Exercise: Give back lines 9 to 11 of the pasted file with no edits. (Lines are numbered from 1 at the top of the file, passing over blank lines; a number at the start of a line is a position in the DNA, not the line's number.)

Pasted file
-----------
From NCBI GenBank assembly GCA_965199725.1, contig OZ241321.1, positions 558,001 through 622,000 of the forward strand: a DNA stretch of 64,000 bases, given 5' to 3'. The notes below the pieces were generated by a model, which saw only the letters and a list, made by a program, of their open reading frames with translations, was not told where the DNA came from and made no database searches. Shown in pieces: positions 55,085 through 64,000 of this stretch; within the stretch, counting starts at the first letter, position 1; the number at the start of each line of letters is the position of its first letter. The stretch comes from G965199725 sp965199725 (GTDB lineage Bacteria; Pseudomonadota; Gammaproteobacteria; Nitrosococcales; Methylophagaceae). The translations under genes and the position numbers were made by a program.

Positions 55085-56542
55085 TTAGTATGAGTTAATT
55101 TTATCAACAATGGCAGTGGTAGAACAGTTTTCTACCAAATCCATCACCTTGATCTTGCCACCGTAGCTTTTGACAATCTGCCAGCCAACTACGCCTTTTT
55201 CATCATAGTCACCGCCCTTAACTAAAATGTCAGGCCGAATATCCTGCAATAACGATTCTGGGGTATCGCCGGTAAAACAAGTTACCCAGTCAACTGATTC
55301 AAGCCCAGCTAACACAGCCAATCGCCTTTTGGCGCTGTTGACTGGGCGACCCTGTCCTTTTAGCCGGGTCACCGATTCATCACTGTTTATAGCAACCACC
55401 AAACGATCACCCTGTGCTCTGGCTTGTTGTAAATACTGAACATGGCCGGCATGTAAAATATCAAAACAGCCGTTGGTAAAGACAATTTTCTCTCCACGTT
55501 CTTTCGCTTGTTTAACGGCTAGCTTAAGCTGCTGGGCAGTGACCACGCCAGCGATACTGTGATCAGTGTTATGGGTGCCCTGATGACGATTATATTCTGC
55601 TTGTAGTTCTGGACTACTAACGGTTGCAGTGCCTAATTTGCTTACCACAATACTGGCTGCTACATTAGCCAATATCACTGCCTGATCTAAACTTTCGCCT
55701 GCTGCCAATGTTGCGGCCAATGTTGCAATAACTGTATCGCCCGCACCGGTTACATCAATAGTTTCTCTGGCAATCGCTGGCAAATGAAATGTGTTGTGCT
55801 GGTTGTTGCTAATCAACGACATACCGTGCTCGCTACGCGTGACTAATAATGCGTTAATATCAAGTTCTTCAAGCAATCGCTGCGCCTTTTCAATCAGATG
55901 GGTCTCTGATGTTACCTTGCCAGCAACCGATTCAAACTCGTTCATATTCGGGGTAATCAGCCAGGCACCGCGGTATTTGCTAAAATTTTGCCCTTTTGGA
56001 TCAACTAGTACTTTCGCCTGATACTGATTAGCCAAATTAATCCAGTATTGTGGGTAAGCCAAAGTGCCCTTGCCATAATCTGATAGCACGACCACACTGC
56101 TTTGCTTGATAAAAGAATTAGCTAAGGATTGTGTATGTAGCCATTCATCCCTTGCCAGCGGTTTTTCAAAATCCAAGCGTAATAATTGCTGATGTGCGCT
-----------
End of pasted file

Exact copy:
55601 TTGTAGTTCTGGACTACTAACGGTTGCAGTGCCTAATTTGCTTACCACAATACTGGCTGCTACATTAGCCAATATCACTGCCTGATCTAAACTTTCGCCT
55701 GCTGCCAATGTTGCGGCCAATGTTGCAATAACTGTATCGCCCGCACCGGTTACATCAATAGTTTCTCTGGCAATCGCTGGCAAATGAAATGTGTTGTGCT
55801 GGTTGTTGCTAATCAACGACATACCGTGCTCGCTACGCGTGACTAATAATGCGTTAATATCAAGTTCTTCAAGCAATCGCTGCGCCTTTTCAATCAGATG